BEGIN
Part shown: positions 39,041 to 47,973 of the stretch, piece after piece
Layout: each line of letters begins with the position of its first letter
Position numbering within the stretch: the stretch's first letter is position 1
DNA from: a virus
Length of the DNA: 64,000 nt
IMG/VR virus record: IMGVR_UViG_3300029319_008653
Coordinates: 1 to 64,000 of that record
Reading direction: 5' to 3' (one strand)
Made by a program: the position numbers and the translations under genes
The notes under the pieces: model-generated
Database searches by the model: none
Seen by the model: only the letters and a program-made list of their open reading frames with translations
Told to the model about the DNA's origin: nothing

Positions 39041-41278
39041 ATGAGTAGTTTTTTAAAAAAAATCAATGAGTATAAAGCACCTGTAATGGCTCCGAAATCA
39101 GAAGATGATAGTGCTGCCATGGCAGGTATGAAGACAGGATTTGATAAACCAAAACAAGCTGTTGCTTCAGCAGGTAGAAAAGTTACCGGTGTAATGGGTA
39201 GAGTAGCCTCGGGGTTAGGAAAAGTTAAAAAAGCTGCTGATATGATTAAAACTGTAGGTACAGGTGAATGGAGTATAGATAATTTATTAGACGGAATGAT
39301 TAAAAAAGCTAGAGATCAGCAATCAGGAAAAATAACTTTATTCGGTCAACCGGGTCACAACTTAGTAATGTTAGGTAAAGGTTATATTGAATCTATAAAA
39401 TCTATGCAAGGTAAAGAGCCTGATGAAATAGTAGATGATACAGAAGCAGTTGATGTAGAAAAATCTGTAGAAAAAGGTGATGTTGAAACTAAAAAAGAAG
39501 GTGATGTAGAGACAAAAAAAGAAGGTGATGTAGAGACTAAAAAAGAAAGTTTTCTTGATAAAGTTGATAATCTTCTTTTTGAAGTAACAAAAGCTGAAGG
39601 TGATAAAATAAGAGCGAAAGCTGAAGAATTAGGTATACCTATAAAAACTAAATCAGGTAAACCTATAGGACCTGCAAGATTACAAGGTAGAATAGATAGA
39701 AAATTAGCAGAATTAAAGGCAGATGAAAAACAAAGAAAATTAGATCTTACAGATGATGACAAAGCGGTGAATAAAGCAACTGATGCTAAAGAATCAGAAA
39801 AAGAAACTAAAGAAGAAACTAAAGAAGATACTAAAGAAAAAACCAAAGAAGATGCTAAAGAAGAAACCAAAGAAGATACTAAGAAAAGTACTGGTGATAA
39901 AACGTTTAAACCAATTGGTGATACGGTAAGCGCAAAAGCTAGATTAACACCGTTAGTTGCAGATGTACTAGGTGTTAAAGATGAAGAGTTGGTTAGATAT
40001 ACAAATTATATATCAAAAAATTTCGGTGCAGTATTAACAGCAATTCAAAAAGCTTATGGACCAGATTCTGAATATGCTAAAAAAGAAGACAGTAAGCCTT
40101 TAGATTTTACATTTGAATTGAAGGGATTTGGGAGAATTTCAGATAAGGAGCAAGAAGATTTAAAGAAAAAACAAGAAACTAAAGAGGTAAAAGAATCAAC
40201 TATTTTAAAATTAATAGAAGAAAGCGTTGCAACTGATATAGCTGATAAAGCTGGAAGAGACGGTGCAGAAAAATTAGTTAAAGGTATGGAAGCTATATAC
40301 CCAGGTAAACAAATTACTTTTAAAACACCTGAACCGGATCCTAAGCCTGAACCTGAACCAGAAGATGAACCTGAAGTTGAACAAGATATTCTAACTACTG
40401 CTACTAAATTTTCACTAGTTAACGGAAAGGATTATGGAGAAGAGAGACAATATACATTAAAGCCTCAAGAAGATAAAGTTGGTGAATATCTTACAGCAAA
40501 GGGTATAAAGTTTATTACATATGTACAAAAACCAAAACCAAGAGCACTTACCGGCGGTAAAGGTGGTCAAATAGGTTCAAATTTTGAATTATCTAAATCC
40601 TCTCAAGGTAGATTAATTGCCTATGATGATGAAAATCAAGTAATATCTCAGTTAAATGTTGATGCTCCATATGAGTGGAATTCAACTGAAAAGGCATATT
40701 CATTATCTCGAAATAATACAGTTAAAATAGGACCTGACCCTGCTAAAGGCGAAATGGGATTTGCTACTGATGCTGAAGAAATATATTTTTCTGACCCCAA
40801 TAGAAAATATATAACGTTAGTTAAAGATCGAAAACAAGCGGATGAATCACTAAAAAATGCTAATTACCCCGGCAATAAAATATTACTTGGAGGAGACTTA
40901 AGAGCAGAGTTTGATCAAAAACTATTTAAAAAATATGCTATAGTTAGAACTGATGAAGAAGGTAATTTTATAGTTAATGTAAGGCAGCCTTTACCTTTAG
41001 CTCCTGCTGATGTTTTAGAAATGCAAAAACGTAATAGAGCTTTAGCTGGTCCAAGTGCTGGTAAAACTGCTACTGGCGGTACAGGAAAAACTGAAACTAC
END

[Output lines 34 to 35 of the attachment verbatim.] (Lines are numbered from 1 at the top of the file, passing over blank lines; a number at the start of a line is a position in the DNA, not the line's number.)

40901 AGAGCAGAGTTTGATCAAAAACTATTTAAAAAATATGCTATAGTTAGAACTGATGAAGAAGGTAATTTTATAGTTAATGTAAGGCAGCCTTTACCTTTAG
41001 CTCCTGCTGATGTTTTAGAAATGCAAAAACGTAATAGAGCTTTAGCTGGTCCAAGTGCTGGTAAAACTGCTACTGGCGGTACAGGAAAAACTGAAACTAC